It should be mentioned that with signal reconstruction based on Eq. (4) neither the DC nor autocorrelation terms will vanish after performing the Fourier transform. However, autocorrelation terms are rather small in biological samples and the DC term can be strongly reduced by subtracting for example the separately recorded spectrum of the reference arm signal from each recorded spectrum before Fourier transform. An alternative way is to calculate a reference spectrum by averaging the recorded spectral interference patterns over a whole tomogram in post processing. In other approaches the complex conjugate of the signal in Eq. (4) is taken and the difference of the absolute values after the Fourier transform is calculated [22]. Such differential methods become critical especially if the structure strongly overlaps with its mirror image [23].

## 2.2 Differential complex reconstruction

Equation (4) is a two-frame method where two recorded interference patterns with a relative phase difference of π/2 constitute the complex signal. By subtracting two such complex signals with a relative time delay of half a beating period the parasitic DC and autocorrelation terms will efficiently be removed. This is due to the fact that these terms appear as static signals across the detector since their phase does not change with the beating frequency. As a result they will be eliminated already on the spectral level whereas the actual signal will be enhanced:

$$\phantom{\rule{19.0em}{0ex}}=\left[{I}_{\mathit{AC}}\left(k,{t}_{0}\right)-{\mathit{I}}_{\mathit{AC}}\left(k,{t}_{0}+\frac{\pi}{\Omega}\right)\right]-j\left[{I}_{\mathit{AC}}\left(k,{t}_{0}+\frac{\frac{\pi}{2}}{\Omega}\right)-{I}_{\mathit{AC}}\left(k,{t}_{0}+\frac{\frac{3\pi}{2}}{\Omega}\right)\right]=\phantom{\rule{.2em}{0ex}}$$

$$\phantom{\rule{5.0em}{0ex}}=2\left({I}_{\mathit{AC}}\left(k,{t}_{0}\right)-{\mathit{jI}}_{\mathit{AC}}\left(k,{t}_{0}+\frac{\frac{\pi}{2}}{\Omega}\right)\right).\phantom{\rule{.2em}{0ex}}$$

After Fourier transform of Eq. (5) one is effectively left with the pure structure terms. Theoretically a signal enhancement of 3*dB* is obtained which counterbalances approximately the -4*dB* signal loss mentioned in the previous section.

It is important to notice that the elimination of parasitic terms is insensitive to the exact phase difference of *π* between the two complex signals. Nevertheless the exact phase relation of π/2 is important for the respective two frames that constitute the complex signal.

## 3. Experimental

A Mach-Zehnder like interferometer setup as shown in Fig. 4 was built. The source is a mode-locked Ti:Sapphire laser (Femtolasers Inc.) with a central wavelength at *λ*
_{0}=800*nm* and a spectral full width at half maximum (FWHM) of *Δλ*
_{FWHM}=130*nm*. The light is split via a 90:10 fiber coupler into the sample and reference arm respectively. The two pigtailed AOFS_{1,2} (Brimrose Inc.) operate at 100 and 100.005*MHz* (*ω _{R}* =2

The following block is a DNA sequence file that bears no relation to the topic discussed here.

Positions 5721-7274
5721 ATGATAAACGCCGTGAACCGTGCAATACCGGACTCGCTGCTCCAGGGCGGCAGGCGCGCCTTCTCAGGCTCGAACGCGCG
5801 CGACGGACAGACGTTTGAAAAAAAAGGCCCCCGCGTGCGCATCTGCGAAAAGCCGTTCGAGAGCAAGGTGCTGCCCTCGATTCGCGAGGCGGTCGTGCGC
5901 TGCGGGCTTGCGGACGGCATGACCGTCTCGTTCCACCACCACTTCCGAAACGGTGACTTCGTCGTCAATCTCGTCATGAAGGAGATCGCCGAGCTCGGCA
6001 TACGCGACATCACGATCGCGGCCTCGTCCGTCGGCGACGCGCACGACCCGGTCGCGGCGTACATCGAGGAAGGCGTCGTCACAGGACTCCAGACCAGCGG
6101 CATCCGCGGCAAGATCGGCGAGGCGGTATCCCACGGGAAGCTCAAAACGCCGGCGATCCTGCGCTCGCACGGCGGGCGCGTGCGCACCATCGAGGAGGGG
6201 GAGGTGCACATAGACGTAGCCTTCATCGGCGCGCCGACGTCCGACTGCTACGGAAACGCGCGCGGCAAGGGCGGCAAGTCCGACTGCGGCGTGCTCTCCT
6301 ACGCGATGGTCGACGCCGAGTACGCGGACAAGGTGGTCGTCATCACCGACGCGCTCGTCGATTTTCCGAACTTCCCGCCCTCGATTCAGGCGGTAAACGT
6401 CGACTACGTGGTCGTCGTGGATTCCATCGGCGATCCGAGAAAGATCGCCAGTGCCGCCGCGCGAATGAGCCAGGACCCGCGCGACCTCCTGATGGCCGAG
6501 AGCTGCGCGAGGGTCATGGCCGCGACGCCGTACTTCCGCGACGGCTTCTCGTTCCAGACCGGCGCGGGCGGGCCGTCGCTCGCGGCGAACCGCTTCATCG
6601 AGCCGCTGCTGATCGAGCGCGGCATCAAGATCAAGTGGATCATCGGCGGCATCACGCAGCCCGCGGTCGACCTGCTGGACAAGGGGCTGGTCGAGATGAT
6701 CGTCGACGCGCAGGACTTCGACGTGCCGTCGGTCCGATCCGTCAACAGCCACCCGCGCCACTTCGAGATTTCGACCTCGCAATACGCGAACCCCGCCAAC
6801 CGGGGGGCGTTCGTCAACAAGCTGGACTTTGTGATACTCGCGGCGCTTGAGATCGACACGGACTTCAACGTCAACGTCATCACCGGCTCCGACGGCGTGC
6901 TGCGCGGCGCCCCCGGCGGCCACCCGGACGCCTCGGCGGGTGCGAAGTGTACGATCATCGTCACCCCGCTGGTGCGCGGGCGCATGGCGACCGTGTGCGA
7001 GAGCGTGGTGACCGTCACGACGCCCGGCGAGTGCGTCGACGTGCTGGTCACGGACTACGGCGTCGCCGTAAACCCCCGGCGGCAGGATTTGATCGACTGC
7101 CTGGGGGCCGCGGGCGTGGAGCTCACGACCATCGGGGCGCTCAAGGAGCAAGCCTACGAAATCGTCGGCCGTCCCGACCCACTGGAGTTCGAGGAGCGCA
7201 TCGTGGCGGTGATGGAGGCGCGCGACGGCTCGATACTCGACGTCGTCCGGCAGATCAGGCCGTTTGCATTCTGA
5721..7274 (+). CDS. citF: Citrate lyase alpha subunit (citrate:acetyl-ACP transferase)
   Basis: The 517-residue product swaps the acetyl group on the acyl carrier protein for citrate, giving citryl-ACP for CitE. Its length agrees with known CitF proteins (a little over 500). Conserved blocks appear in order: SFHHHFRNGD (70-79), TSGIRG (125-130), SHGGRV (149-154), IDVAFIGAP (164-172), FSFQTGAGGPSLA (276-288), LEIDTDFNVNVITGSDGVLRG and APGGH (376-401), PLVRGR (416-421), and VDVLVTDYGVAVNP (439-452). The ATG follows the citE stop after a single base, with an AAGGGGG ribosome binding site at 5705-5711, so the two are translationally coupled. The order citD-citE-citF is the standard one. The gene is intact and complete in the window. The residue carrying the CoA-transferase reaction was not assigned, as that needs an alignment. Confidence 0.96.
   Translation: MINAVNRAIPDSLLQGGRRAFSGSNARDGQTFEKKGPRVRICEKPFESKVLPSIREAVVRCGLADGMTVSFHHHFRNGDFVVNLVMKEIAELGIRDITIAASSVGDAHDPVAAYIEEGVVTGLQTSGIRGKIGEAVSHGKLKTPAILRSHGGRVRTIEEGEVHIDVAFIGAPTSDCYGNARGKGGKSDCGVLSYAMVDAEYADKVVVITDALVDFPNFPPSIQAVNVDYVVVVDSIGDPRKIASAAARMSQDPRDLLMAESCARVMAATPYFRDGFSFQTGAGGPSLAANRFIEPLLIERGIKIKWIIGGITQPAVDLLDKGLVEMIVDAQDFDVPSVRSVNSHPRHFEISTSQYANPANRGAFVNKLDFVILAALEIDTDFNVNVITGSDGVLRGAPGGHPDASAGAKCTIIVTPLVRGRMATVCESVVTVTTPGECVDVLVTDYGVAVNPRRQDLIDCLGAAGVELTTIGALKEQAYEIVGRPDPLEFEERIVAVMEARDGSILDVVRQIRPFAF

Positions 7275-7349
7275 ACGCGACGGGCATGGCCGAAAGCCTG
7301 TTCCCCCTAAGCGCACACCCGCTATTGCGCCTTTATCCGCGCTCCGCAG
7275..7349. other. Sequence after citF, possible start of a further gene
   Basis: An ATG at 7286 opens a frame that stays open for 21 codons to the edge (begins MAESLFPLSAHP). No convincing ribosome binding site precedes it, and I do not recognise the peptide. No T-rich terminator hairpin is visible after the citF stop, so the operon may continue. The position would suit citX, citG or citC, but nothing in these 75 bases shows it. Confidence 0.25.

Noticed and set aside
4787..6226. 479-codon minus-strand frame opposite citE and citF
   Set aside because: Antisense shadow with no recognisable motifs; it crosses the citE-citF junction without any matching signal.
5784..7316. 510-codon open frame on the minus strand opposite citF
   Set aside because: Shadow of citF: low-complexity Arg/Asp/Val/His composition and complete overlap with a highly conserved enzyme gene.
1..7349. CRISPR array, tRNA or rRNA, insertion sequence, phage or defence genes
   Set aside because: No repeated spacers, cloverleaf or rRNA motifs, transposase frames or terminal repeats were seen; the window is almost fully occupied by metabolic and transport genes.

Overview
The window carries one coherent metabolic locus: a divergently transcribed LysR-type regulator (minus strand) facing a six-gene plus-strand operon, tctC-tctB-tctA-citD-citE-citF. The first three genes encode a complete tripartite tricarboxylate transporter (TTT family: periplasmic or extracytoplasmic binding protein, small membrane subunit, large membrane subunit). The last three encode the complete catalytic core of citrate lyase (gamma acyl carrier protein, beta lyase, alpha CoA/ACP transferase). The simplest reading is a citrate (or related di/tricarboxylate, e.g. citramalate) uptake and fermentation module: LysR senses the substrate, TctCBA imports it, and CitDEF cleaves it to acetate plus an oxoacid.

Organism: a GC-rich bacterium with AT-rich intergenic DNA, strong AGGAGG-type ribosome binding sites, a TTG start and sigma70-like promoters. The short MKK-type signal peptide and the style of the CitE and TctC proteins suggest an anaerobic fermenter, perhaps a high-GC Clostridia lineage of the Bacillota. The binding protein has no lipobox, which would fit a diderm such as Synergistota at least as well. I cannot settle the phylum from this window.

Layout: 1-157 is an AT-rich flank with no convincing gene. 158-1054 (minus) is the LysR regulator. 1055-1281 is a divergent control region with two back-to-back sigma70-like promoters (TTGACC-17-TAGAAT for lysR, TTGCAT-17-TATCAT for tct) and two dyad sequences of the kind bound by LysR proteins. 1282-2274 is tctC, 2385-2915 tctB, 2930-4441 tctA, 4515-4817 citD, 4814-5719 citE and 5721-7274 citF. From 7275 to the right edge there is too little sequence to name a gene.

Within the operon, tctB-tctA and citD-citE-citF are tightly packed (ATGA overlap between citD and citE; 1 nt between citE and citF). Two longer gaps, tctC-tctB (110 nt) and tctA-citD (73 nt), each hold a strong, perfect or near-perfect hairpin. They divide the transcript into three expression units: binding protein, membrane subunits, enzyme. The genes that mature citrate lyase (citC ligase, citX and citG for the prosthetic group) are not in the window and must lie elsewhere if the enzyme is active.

*π*∙100.005

*MHz*+ 0.1

*Hz*and

*ω*=2

_{S}*π*∙100

*MHz*± 0.1

*Hz*). They generate a beating signal at the detector of the spectrometer at 5

*kHz*.

The spectral transmittance of the two AOFS is characterized by its -3*dB* width Δ*λ*
_{-3dB} ≈120*nm* (see Fig. 3). The translation stage (TS) in the reference arm is used for
adjusting the relative delay to the sample. In order to exploit the full depth range the zero-delay is matched to the focal plane of the imaging optics. The dispersion mismatch between both arms is compensated by using BK7 wedges (DC). The scanning unit (Cambridge Technology) allows for a 2D scanning of the sample. For imaging an achromatic lens with a focal distance of 60*mm* is chosen resulting in a theoretical lateral resolution of 23.2*μm* and a depth of focus of 1.05*μm*. The transverse scanning speed across the sample is 30*mm/s* and the average illumination power 4.5*mW*. The array detector of the spectrometer is a 12bit line scan CCD with 2048 pixels (ATMEL AVIIVA), working at 20kHz and with an integration time of 30*μs* per acquisition. According to Eq. (3) the interference modulation amplitude is attenuated by -1.3*dB*. The detector trigger (Fig. 4(b)) is synchronized with the beating frequency (Fig. 4(a)) such that four equally delayed images within the full period of the beating signal are recorded (Fig. 4(c)). Since the phase changes continuously there is a constant π/2 phase shift between successive frames. Hence “moving” two-frame reconstruction according to Eq. (4) is used as shown in Fig. 4(d). For the differential complex reconstruction four successive frames are used. However, the block of four frames constituting the next complex “A-scan” overlaps up to one frame with the previous block such that again a moving signal reconstruction is realized (Fig. 4(d)). As a result the actual number of complex “A-scans” per tomogram is equal to the number of recorded spectra minus three, which can be neglected. The spectrometer is equipped with a transmission diffraction grating of 1200*lines/mm*. The camera lens (CL) is a 135*mm* objective. The full spectral width covered by the spectrometer is Δ*λ*
_{Spec}=156*nm*. The actual FWHM of the spectrum at the detector is 90*nm* resulting in an axial resolution of 4*μm* in air. The measured sensitivity close to the zero delay is 111*dB* and decays by 15*dB* as one approaches the maximal depth position.

## 4. Results and discussion